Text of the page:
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Cognitive models propose that behavioural responses to voices maintain distress by preventing disconfirmation of negative beliefs about voices. We used Experience Sampling Methodology (ESM) to examine the hypothesized maintenance role of behavioural responses during daily life.
Thirty-one outpatients with frequent voices completed a smartphone-based ESM questionnaire 10 times a day over 9 days, assessing voice-related distress; resistance and compliance responses to voices; voice characteristics (intensity and negative content); appraisals of voice dominance, uncontrollability and intrusiveness.
In line with predictions, behavioural responses were associated with voice appraisals (dominance and uncontrollability), but not voice characteristics. Greater resistance and compliance were reported in moments of increased voice distress, but these associations did not persist after controlling for concurrent voice appraisals and characteristics. Voice distress was predicted by appraisals, and, unexpectedly, also by voice characteristics. As predicted, compliance and resistance were related to increases in distress at subsequent timepoints, whilst antecedent voice appraisals and characteristics had no such effect. Compliance, but not resistance, additionally predicted subsequent increases in voice uncontrollability. In both cases, the reverse models showed no association, indicating directional effects of responses on subsequent distress, and of compliance on uncontrollability appraisals.
These results provide support for the cognitive model by suggesting that momentary behavioural and emotional responses to voices are associated with concurrent negative voice appraisals. Findings suggest that behavioural responses may be driven by voice appraisals, rather than directly by distress, and may in turn maintain voice appraisals and associated distress during the course of daily life.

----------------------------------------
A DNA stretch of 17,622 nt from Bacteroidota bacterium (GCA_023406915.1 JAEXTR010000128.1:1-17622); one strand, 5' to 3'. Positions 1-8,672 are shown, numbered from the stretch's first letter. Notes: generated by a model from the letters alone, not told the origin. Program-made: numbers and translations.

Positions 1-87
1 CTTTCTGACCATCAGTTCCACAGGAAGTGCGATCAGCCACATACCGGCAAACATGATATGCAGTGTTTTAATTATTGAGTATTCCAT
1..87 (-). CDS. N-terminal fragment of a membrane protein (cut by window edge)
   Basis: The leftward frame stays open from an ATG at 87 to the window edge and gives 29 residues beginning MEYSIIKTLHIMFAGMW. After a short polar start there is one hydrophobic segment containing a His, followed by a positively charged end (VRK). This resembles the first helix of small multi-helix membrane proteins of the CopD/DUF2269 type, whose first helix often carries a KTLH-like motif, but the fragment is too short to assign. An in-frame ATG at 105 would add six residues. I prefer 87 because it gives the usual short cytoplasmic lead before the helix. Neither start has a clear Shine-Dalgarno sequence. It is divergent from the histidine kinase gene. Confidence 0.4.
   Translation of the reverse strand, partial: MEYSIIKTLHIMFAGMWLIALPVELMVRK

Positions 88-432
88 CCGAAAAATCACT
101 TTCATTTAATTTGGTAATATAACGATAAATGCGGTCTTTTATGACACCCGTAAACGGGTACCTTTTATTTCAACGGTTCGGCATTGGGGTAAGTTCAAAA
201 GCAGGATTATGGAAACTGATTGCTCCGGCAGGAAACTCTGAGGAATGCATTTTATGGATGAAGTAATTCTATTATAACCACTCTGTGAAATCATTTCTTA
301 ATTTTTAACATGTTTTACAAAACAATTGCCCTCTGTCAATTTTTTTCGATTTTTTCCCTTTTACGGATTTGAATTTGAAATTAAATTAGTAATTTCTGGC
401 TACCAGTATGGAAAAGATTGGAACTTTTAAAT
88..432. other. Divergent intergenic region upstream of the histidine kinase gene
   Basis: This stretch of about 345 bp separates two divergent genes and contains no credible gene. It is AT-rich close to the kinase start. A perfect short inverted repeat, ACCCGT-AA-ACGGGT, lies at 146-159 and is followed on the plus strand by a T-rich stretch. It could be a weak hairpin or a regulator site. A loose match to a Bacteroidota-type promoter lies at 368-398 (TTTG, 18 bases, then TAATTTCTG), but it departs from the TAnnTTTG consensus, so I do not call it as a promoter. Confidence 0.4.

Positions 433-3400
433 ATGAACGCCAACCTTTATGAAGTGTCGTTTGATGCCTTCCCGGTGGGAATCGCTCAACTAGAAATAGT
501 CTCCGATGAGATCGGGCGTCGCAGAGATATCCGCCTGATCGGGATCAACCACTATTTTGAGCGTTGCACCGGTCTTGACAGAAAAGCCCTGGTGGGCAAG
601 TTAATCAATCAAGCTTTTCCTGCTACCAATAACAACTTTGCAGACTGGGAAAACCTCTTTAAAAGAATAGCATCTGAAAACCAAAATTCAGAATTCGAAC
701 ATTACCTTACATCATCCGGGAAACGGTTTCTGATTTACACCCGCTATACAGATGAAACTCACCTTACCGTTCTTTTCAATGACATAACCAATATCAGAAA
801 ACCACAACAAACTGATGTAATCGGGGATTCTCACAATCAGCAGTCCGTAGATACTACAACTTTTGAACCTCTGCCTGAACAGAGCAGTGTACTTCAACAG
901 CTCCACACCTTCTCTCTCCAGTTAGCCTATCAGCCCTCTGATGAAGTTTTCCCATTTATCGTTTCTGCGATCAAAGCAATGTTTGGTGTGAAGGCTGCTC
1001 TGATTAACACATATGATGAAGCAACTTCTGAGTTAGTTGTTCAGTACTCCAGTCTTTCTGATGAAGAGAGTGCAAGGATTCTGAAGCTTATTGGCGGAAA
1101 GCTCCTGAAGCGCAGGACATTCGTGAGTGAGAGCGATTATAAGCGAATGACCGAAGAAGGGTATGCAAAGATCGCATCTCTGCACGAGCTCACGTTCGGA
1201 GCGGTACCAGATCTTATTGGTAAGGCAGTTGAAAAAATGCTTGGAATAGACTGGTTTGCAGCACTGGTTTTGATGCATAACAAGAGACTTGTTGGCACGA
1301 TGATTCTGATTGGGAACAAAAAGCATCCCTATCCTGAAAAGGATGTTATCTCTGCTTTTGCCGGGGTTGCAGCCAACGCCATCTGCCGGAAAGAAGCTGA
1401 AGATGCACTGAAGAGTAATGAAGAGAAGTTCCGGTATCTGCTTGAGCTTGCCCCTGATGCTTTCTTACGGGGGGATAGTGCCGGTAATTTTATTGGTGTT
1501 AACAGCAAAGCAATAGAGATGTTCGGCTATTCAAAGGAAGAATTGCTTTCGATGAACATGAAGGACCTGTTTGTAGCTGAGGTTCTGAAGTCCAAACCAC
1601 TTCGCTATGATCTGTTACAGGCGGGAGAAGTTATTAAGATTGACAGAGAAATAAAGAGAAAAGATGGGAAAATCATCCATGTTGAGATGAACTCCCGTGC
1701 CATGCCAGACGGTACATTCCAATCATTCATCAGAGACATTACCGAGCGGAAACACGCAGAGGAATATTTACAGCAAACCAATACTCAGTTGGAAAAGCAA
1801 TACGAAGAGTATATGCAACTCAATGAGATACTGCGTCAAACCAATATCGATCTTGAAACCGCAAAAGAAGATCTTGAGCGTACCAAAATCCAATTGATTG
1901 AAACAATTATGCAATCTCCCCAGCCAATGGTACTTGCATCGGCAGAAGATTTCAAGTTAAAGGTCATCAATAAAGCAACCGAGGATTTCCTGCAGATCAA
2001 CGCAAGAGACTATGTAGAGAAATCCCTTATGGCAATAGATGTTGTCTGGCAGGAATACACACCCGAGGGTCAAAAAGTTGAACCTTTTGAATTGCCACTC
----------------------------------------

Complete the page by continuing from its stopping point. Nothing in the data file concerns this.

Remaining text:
Children with autism spectrum disorder (ASD) have increased susceptibility to anxiety disorders. Variation in a common ASD symptom, insistence on sameness behaviour, may predict future anxiety symptoms.
To describe the joint heterogeneous longitudinal trajectories of insistence on sameness and anxiety in children with ASD and to characterise subgroups at higher risk for anxiety.
In a longitudinal ASD cohort (n = 421), insistence on sameness behaviour was measured using the Autism Diagnostic Interview-Revised at approximately ages 3, 6 and 11 years. Anxiety was quantified at 8 time points between ages 3 and 11 years using the Child Behavior Checklist (CBCL) (parent report). Clusters of participants following similar trajectories were identified using group-based and joint trajectory modelling.
Three insistence on sameness trajectories were identified: (a) ‘low-stable’ (41.7% of participants), (b) ‘moderate-increasing’ (52.0%) and (c) ‘high-peaking’ (i.e. increasing then stabilising/decreasing behaviour) (6.3%). Four anxiety trajectories were identified: (a) ‘low-increasing’ (51.0%), (b) ‘moderate-decreasing’ (16.2%), (c) ‘moderate-increasing’ (19.6%) and (d) ‘high-stable’ (13.1%). Of those assigned to the ‘high-peaking’ insistence on sameness trajectory, 95% jointly followed an anxiety trajectory that surpassed the threshold for clinical concern (T-score >65) by middle childhood (anxiety trajectories 3 or 4). Insistence on sameness and anxiety trajectories were similar in severity and direction for 64% of the sample; for 36%, incongruous patterns were seen (e.g. decreasing anxiety and increasing insistence on sameness).
The concurrent assessment of insistence on sameness behaviour and anxiety in ASD may help in understanding current symptom profiles and anticipating future trajectories. High preschool insistence on sameness in particular may be associated with elevated current or future anxiety symptoms.